To bring American usage into clearer focus on these two matters,  I strongly recommend Robert Hartwell Fiske’s Dictionary of Disagreeable English,”  which is subtitled “A Curmudgeon’s Compendium of Excruciatingly Correct Grammar.”  Published in 2006, the book takes 357 pages to cover a wide-ranging and nearly comprehensive issues in contemporary English (American) usage.  Many of these are acronyms and what I have now come to call “approxinyms.” In other words, Fiske is “my kind of guy.”   He is essentially prescriptive in his comments and suggestions and thus to a great extent is swimming against the tide of permissiveness stirred up by the descriptivists who essentially consider it their task to “describe” the language’s eddies and tides and thus neglect established or desirable norms and rules.  Professor Fiske adds some color by quite often interleaving experiences and suggestions from others in his observations.  HIGHLY RECOMMENDED.  The book can probably still be acquired for a very reasonable price from Daedalus Books, my preferred bookseller.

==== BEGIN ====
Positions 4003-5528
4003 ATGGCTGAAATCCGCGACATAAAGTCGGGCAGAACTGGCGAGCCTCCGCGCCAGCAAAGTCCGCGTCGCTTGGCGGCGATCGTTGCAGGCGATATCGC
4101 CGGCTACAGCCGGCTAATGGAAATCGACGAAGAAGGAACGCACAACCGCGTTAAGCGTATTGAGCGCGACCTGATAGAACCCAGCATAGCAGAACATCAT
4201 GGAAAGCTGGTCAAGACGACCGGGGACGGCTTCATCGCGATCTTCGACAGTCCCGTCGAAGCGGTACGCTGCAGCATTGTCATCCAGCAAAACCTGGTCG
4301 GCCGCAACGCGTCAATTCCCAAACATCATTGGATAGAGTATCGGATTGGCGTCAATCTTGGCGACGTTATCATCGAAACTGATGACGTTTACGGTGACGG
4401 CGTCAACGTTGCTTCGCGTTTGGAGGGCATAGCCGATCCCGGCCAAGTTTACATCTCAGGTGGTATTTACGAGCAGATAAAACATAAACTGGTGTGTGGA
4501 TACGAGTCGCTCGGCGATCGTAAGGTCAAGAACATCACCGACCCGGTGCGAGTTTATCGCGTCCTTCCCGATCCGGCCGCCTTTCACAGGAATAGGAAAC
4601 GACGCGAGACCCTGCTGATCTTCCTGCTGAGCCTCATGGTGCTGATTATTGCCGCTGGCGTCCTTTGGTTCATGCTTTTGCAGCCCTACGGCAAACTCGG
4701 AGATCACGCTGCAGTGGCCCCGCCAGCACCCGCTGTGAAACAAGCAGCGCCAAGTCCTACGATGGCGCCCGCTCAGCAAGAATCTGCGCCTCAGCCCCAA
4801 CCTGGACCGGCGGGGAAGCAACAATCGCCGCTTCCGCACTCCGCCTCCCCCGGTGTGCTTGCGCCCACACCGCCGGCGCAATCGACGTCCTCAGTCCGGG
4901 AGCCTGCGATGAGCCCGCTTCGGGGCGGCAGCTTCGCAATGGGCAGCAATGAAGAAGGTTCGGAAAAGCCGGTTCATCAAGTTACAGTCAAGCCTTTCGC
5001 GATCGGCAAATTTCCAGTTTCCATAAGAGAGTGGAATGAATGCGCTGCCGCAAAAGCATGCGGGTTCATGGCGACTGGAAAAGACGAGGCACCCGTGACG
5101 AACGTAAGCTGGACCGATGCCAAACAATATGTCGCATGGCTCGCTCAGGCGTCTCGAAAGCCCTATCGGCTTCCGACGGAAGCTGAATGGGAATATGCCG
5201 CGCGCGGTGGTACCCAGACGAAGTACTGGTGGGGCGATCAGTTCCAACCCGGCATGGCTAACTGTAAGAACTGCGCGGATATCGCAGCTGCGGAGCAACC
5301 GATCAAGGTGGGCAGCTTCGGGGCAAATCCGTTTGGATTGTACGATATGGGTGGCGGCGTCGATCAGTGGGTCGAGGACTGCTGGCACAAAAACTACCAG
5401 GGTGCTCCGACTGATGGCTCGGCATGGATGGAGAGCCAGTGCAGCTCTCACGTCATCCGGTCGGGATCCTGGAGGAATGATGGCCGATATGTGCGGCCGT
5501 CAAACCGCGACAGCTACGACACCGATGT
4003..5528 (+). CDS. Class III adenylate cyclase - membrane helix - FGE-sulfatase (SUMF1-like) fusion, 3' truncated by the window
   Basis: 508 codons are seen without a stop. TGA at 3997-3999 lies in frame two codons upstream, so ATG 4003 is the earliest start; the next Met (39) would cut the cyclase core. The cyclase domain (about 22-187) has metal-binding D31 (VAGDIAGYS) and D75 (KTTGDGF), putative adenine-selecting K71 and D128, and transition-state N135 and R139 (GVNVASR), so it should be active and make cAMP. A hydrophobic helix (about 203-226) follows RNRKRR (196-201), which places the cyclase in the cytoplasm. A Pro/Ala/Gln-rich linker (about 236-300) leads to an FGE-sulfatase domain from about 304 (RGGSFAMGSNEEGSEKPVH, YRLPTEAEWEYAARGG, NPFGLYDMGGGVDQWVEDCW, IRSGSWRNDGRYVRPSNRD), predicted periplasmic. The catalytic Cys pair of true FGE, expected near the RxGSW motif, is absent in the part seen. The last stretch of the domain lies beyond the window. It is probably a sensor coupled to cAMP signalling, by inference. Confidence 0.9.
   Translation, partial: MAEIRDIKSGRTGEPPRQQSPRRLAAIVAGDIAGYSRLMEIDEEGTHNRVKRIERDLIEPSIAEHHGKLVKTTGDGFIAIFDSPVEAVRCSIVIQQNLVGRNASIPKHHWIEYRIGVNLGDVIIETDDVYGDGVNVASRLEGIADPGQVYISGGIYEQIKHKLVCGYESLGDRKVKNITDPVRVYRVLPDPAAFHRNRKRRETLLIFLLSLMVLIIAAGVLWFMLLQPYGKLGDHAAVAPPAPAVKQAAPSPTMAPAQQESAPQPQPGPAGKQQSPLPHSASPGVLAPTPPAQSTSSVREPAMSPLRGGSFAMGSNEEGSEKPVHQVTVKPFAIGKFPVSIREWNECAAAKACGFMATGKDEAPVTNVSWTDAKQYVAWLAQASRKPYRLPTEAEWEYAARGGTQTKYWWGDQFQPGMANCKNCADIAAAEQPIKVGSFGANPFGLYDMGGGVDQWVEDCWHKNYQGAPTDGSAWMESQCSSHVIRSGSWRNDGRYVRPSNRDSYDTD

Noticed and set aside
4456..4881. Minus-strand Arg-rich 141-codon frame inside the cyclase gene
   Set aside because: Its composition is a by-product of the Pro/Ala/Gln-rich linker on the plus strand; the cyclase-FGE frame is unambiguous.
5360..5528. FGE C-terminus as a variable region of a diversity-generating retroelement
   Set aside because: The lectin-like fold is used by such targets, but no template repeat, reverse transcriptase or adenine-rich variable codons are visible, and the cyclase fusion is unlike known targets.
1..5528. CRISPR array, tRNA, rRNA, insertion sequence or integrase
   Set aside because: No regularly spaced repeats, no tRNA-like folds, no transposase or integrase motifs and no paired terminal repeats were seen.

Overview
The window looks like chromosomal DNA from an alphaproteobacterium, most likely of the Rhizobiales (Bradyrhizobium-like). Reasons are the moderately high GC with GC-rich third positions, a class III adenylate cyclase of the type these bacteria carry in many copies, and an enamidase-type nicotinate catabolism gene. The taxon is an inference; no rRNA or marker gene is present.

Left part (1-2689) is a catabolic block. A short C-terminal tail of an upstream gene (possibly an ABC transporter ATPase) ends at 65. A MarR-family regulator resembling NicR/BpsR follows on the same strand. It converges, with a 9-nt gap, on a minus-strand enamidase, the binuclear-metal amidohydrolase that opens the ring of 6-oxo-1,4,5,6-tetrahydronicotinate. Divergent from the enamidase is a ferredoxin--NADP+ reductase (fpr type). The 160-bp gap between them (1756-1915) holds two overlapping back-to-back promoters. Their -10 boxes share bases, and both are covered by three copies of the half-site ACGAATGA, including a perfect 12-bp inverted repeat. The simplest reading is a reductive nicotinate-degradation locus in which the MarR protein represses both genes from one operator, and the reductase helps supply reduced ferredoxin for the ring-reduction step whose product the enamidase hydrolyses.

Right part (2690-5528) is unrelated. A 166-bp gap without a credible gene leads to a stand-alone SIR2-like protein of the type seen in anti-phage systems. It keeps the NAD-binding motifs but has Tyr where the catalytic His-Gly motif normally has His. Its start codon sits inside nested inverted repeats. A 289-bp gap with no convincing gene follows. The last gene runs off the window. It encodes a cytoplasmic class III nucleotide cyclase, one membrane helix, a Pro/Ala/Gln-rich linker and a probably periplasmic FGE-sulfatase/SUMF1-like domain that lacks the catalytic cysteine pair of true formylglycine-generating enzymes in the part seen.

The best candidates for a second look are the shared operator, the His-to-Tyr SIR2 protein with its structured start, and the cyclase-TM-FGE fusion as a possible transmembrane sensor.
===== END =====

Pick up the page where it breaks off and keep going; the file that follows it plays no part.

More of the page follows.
2 Responses to “Answering a Couple of Blog Readers’ Comments”

  1. Jeff Thompson Says:

    Dr. Rundus, I get the impression you forgive American language usage as an acceptable escape from the king’s english. I guess I’m a purist in a time when the use of poor english has become culturally acceptable… especially grammar. For decades now, it has beem acceptable to say “Me and my mom are going shopping,” as opposed to the correct “Mom and I are going shopping.” I suspect it’s a matter of education (or the lack of it). It might interest you to know that when I graduated from high school in 1959 with a Regents Diploma conferred by the State University of New York, my education was considered the equivalent of a first year education at Duke University. To this day, nearly fifty years later, the North Carolina public school system cannot some close to making that assertion.